Various amounts of funding are received each year, so a repair date cannot be predicted. Interested parties may call the Street Division at (714) 960-8861 after the first of each year to learn which streets are scheduled for that year.
6. There is standing water in my gutter. How can I get the gutter fixed so the water will flow?
Due to funding constraints, the City does not currently have a program for the repair of individual curbs and gutters aside from the programmed repairs explained in #4 above.
7. I received a parking ticket for a violation of the street sweeping ordinance that I feel I don't deserve. What can I do?
To contest a parking citation, a "Request for Hearing" form, which can be obtained from the Police Department, must be completed. When received, an officer will review the validity of the citation and, when the investigation is complete, a notice will be sent to you through the mail informing you of the findings. If you are dissatisfied with the results of this administrative review, there are additional options available to you.
To get complete information, call the Police Department's Traffic Division at (714) 536-5663.
8. Why can't the City make arrangements for alternate-side street sweeping to allow people to park near their homes and not receive tickets?
Due to the high number of cul-de-sac streets in the city, designing efficient street sweeping routes is quite difficult. The alternate-side street sweeping schedule is employed in high-density areas where parking studies taken prior to the start of the twice-a-month program indicated it would be necessary.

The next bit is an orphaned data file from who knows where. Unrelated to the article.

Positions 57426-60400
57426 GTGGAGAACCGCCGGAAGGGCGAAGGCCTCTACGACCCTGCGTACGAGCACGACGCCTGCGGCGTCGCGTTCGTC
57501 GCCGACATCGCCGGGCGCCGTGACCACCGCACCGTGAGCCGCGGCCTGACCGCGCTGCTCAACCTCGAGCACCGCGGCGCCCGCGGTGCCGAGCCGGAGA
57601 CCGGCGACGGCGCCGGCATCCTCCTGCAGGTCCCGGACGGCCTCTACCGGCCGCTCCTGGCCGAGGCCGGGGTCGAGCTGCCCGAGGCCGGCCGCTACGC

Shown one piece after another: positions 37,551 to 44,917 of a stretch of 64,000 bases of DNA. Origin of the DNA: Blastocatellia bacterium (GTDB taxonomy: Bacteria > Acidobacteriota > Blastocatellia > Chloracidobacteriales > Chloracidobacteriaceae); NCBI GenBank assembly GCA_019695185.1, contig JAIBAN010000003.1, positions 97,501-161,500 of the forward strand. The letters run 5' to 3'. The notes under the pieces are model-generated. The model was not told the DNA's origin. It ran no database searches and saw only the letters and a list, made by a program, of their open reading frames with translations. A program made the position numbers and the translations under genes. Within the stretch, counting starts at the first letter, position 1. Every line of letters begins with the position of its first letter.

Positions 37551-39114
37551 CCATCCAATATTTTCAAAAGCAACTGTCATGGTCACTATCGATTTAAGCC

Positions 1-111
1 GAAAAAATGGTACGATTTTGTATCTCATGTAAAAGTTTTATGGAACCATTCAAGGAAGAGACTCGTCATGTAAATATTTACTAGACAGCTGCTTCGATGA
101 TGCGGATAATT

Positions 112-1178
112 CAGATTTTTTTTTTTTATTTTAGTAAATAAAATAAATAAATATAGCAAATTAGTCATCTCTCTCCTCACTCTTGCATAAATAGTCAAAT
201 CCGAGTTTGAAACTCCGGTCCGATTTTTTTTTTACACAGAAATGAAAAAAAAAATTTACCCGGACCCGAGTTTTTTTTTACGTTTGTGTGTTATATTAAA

Undertaking alternate-side sweeping for the entire city would be extremely costly. The current number of four sweepers would have to increase to at least six, possibly eight sweepers, and additional parking control officers would have to be added, raising the cost of the program tremendously.
To comply with signage posting regulations for alternate-side street sweeping, a sign would have to be placed every 150 feet throughout each neighborhood. The cost of such additional signs and maintenance would be over $1 million in additional expenditures.
9. I have concerns for traffic safety in my neighborhood. How can we get additional stop signs, speed limit signs, or speed bumps be installed?
We are very concerned with traffic safety, both on major roadways and on local residential streets. Many approaches are used to proactively identify locations where additional traffic controls may be needed. Input from area residents is a vital resource used in the process of identifying areas of concern and in determining if a particular change or upgrade is needed.
Residents often call with what they believe to be the solution to a perceived problem. The Transportation Division will discuss with residents the conditions and related accident history in an area and will evaluate what treatments, if any, may be needed. Some treatments, which may seem obvious to a resident, may not be the best solution because other problems could result that might be worse than the original. It is not uncommon for our traffic experts to identify other approaches to addressing problems that may be more functional or cost effective.
Questions or suggestions concerning traffic should be referred to the Traffic Engineering Division at (714) 536-5431.
10. What is the process for getting a School Crossing Guard assigned to the school in my neighborhood?
Requests for crossing guards must be initiated through a particular school and school district. They will formally request that the City investigate the possibility of a crossing guard. This ensures that the request is consistent with current programs established by the school and the district. An investigation will then be conducted by the Public Works Department with a recommendation forwarded to the Police Department regarding the crossing guard assignment.